Objective: To determine whether adding web-based support (e-coachER) to an exercise referral scheme (ERS) increases objectively assessed physical activity (PA).
Design: Multicentre trial with participants randomised to usual ERS alone (control) or usual ERS plus e-coachER (intervention).
Setting: Primary care and ERS in 3 UK sites from 2015- 2018. Participants: 450 inactive ERS referees with obesity, hypertension, pre-diabetes, type 2 diabetes, lower limb osteoarthritis, or a history of depression. Interventions: Participants received a pedometer, PA recording sheets, and a User Guide for the web-based support. e-coachER interactively encouraged the use of the ERS and other PA options.
Main outcome measures: The primary outcome was objective moderate-to-vigorous PA (MVPA) minutes (in ≥10 minute bouts) after 12 months.
Secondary outcomes were: other accelerometer-derived and self-reported PA measures, ERS attendance, EQ-5D-5L, Hospital Anxiety and Depression Scale and beliefs about PA. All outcomes were collected at baseline, 4 and 12 months. Primary analysis was an intention to treat comparison between intervention and control arms at 12 months follow up.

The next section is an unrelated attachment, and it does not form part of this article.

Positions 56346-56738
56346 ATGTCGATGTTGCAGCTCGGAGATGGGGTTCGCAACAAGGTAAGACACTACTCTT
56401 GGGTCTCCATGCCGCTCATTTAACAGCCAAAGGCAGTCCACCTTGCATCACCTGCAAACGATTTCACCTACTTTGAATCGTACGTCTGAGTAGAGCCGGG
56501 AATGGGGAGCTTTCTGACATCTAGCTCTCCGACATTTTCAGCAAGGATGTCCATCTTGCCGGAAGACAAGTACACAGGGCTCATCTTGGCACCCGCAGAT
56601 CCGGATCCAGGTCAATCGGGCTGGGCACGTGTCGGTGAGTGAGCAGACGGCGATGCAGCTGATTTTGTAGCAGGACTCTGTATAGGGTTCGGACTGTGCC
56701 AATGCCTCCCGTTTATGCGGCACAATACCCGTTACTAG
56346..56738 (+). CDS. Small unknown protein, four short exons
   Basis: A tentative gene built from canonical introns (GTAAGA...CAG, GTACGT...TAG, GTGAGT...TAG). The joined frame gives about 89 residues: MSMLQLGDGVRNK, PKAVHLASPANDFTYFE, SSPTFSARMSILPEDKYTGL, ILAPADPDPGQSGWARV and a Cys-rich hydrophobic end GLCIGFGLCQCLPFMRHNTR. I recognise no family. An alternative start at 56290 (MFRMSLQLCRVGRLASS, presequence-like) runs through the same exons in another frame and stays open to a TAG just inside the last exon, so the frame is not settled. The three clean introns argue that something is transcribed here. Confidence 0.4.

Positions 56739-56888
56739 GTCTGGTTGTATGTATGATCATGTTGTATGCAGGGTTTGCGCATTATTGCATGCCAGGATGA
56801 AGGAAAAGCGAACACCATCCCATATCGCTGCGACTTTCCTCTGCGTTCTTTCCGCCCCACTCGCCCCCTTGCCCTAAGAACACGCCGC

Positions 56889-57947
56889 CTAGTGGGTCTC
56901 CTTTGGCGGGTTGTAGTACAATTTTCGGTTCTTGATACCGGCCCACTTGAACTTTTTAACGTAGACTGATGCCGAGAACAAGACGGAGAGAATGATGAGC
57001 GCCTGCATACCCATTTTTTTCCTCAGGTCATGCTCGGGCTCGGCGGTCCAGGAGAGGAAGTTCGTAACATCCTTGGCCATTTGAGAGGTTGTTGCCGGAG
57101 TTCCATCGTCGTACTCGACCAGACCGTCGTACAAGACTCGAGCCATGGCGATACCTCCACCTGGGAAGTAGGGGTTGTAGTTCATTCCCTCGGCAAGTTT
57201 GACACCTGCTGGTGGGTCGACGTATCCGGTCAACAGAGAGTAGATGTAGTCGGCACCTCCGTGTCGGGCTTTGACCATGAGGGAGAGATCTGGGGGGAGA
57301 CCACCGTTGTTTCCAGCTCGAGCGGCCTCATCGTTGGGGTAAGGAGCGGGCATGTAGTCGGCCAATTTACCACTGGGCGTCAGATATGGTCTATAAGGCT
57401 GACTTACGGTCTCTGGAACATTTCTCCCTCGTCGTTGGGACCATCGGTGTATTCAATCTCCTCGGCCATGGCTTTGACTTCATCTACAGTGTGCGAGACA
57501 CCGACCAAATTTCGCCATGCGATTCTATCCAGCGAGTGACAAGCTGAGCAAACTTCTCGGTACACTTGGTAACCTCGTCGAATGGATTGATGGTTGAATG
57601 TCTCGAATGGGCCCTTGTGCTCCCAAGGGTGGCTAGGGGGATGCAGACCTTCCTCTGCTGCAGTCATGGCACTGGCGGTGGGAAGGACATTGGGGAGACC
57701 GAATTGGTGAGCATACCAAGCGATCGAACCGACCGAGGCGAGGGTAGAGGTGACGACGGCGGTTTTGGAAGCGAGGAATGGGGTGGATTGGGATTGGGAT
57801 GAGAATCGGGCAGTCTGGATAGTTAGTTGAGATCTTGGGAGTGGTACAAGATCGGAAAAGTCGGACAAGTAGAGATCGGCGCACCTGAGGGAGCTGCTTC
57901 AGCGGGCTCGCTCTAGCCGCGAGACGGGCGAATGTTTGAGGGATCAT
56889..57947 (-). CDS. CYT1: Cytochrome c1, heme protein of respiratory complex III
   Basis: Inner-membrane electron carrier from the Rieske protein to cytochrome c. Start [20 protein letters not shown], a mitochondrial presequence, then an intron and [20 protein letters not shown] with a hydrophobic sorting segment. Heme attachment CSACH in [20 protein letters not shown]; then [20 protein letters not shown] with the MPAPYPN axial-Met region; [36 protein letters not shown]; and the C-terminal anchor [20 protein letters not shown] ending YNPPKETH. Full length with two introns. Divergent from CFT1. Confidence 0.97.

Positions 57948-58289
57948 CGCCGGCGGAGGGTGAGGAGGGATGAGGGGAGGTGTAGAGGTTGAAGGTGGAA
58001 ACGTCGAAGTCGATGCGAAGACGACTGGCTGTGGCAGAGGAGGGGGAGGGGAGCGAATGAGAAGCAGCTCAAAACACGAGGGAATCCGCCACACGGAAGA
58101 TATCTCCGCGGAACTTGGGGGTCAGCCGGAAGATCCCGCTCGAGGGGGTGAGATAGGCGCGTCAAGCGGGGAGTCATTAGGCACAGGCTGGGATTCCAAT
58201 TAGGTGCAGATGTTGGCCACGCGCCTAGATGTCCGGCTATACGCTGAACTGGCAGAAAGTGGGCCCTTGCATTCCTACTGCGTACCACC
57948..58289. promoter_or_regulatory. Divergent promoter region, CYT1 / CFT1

Results: There was no significant effect of the intervention on weekly 10-minute bouts of MVPA at 12 months between the groups (mean difference 11.8 minutes of MVPA, 95% CI -2.1 to 26.0; p = 0.10) for 232 participants with usable data. There was no difference in the primary or secondary PA outcomes at 4 or 12 months.
Conclusion: Augmenting ERS referrals with web-based behavioural support had only a weak, nonsignificant effect on MVPA.
Trial registration: ISRCTN15644451
This report presents independent research funded by the National Institute for Health Research (NIHR). The views and opinions expressed by authors in this publication are those of the authors and do not necessarily reflect those of the NHS, the NIHR, NETSCC, the HTA programme or the Department of Health and Social Care. If there are verbatim quotations included in this publication the views and opinions expressed by the interviewees are those of the interviewees and do not necessarily reflect those of the authors, those of the NHS, the NIHR, NETSCC, the HTA programme or the Department of Health and Social Care.
- Physical and Mental Health
- diabetes mellitus type 2
- physical activity